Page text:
A DMV administrator or court administrator may log into the DMV server 604 through administrator data processing system 602 to update the data associated with the citation. Also, the DMV server 604 may be updated by the appropriate e-court server 606 in response to responses received from client 610 or legal help 612.

An accused may use a data processing system, such as client 610, to log into the DMV server 604 through Internet 614 and obtain access to the citation information as well as be informed of the web address of the appropriate e-court server. Alternatively, the DMV server may redirect client 610 to the appropriate e-court server 606.

Once logged into the appropriate e-court server 606, the accused utilizing client 610 or the accused's representative utilizing legal help 612 may choose to pay the fine associated with the citation, set a court date to appear in court to contest the citation, or appeal an adverse ruling on the citation. The e-court server 606 then updates the courts docket appropriately and updates the DMV server 604. If the accused fails to pay the fine or appear at the scheduled time, notification that an arrest warrant has been issued by the presiding judge may be sent to the DMV server such that officers throughout the state or jurisdiction may be made aware of the outstanding warrant for the individual.

With reference now to FIG. 7, an exemplary process flow and program function for processing an electronic citation on a DMV server is depicted in accordance with the present invention. To begin, the DMV server receives an electronic citation entered through a portable law enforcement data processing system from a law enforcement agent (step 702). The DMV server stores the citation data in a storage device (step 703). The DMV server then extracts the details associated with the citation (step 704), such as, location determining appropriate court with jurisdiction, and communicates the details with the appropriate e-court server associated with the court having jurisdiction over the citation (step 706).

The DMV server then creates a web page corresponding to the citation and makes the web page available to the accused or accused's representative (step 708). The accused may be provided with a citation identification or another security feature may be associated with the citation preventing unauthorized access to the citation web page. Upon receiving a request from an authorized user, the DMV server provides the citation web page to the requesting user (step 710).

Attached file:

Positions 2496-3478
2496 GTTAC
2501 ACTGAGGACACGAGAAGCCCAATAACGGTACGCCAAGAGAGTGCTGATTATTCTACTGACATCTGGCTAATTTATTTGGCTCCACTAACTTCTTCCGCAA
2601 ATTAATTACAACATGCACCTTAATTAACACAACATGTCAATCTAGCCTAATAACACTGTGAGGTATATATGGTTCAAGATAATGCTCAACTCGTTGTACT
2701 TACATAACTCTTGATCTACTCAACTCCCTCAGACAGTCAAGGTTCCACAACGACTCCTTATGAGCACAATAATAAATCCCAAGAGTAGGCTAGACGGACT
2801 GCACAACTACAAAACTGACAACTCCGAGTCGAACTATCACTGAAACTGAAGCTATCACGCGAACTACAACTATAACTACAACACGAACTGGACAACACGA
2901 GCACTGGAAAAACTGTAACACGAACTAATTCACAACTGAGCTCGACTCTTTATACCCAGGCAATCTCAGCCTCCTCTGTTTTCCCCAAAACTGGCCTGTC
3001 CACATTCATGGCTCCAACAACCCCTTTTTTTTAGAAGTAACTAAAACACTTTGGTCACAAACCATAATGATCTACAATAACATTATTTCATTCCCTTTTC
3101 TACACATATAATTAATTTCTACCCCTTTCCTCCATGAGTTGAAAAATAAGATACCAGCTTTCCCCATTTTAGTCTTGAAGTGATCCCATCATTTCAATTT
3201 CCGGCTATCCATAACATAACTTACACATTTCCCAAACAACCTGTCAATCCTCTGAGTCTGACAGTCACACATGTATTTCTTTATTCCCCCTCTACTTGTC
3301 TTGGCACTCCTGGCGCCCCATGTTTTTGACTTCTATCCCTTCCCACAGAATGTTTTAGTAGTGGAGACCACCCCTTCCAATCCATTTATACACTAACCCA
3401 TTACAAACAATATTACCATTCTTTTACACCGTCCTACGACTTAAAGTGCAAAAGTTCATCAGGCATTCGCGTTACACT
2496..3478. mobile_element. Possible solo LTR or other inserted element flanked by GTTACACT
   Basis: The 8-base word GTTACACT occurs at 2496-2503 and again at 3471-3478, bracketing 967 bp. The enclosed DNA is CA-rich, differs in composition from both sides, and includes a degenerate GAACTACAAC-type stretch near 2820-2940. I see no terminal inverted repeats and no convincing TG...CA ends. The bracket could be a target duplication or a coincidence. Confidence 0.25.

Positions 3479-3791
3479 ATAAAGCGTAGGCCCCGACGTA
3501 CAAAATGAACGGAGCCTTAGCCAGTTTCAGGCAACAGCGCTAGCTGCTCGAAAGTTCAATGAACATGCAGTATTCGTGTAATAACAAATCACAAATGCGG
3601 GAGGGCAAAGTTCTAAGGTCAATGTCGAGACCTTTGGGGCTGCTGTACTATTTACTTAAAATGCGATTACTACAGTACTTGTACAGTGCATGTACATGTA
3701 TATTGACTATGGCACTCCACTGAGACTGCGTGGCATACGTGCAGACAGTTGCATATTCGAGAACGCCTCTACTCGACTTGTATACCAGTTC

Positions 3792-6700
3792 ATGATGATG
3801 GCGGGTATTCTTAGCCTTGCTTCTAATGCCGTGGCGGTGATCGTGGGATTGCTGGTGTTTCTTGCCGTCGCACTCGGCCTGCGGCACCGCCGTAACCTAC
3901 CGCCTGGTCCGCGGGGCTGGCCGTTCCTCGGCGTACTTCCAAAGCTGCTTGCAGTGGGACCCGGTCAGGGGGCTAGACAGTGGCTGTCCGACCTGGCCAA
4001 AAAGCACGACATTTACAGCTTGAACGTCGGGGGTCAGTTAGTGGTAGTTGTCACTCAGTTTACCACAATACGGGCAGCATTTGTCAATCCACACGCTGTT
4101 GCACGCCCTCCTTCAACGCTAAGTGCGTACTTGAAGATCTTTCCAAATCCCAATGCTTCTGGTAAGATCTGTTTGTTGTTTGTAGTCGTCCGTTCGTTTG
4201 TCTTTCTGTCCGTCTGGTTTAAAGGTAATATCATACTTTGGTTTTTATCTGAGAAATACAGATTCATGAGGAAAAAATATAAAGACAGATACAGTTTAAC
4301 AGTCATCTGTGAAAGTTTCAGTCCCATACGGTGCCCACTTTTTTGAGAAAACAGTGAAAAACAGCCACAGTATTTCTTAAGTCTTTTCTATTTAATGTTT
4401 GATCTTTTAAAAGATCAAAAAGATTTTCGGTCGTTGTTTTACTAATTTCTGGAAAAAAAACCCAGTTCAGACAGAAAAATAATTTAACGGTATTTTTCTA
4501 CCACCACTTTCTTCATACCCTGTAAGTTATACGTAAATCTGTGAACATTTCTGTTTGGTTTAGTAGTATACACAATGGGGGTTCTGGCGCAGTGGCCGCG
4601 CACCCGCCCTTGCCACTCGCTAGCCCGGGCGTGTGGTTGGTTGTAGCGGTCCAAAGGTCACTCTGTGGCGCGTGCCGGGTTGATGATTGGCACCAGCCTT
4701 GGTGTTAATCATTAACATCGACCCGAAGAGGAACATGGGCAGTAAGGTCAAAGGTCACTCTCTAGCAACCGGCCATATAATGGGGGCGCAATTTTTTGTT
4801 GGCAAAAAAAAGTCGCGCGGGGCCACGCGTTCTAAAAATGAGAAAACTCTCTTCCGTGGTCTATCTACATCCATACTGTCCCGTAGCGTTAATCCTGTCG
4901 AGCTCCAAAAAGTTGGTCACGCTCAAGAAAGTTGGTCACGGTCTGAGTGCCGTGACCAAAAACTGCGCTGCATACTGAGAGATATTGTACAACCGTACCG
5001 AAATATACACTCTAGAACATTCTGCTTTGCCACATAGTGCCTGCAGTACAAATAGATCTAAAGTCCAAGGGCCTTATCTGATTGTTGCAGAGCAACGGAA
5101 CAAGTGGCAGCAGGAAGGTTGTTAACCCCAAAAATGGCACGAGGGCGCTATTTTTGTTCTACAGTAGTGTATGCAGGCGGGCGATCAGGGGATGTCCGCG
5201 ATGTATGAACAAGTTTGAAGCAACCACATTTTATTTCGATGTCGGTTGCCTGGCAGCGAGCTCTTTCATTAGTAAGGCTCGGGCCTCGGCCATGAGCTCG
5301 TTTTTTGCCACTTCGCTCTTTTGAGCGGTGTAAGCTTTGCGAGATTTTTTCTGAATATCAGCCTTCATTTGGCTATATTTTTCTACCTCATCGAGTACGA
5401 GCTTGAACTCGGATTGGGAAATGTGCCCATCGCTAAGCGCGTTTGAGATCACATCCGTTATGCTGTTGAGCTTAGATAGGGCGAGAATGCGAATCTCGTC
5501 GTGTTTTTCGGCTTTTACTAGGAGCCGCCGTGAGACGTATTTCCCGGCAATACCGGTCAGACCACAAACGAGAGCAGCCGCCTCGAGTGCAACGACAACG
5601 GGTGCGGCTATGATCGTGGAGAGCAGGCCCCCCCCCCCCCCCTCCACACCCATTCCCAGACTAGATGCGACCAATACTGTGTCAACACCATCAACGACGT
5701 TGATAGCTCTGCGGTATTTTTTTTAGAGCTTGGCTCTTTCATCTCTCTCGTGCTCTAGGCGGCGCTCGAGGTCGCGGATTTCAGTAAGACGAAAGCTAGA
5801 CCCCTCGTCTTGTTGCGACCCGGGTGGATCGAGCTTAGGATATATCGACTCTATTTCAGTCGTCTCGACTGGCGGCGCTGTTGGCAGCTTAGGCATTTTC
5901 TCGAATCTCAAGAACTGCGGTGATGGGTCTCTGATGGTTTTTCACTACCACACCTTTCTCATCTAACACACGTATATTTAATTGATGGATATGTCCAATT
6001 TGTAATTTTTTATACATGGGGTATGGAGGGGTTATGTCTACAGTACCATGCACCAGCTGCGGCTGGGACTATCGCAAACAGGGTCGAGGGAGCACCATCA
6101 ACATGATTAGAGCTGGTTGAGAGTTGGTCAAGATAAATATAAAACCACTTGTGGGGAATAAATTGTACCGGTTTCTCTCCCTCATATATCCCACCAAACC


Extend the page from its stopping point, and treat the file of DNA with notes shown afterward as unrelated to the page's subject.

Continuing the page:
With reference now to FIG. 8, an exemplary process flow and program function illustrating an accused utilizing a data processing system, such as a client, to interact with the DMV server is depicted in accordance with the present invention. An accused (or representative) accesses the DMV web page associated with the citation (step 802). The address for accessing the web page may have been provided to the accused at the time the officer issued the citation. The accused then provides authorization to access the citation web page (step 804) and receives the citation web page containing information about the citation (step 806).

The accused may also receive information related to accessing the e-court web page or may be redirected to the e-court web page (step 808). The accused then accesses the e-court server web page associated with the citation (step 810). The accused then receives a plurality of options to dispose of the citation (step 812) and selects an appropriate action for disposition of citation (step 814). For example, the accused may choose to pay the fine on-line, contest the charges, schedule a court date, or appeal an adverse decision.

With reference now to FIG. 9, an exemplary process flow and program function for disposing of traffic citations on an e-court server is depicted in accordance with the present invention. To begin, the e-court server receives citation details from the DMV server and updates the court docket (step 902). The e-court server then creates a web page based on the citation details (step 904) and provides the citation details on the web page to an authorized client utilized by the accused or the accused's representative (step 906). The e-court server provides a plurality of options to the client (step 907). Once the accused or accused's representative chooses an option utilizing the client, the selected choices are transmitted to and received by the e-court server (step 908). The e-court server then updates the court docket and records and updates the DMV server (step 910).

FIG. 10 depicts a block diagram illustrating an exemplary server in accordance with an illustrative embodiment of the present invention. Server 1000 is a server, such as server 104 in FIG. 1.

Citation data is entered through the portable law enforcement data processing system. First receiver 1002 receives citation data from portable law enforcement data processing system 1004 via a network. Storage device 1006 stores the citation data. Notification unit 1008 determines and notifies court 1010 of the citation data. Court 1010 is a court of jurisdiction. Second receiver 1012 receives instructions via the network from an accused by data processing system 1014 used by the accused. Modification unit 1016 modifies the citation data based on the accused instructions. In one embodiment, the accused instructions are transmitted by an authorized representative for the accused, and wherein the accused instructions include a security feature granting authority to the authorized representative.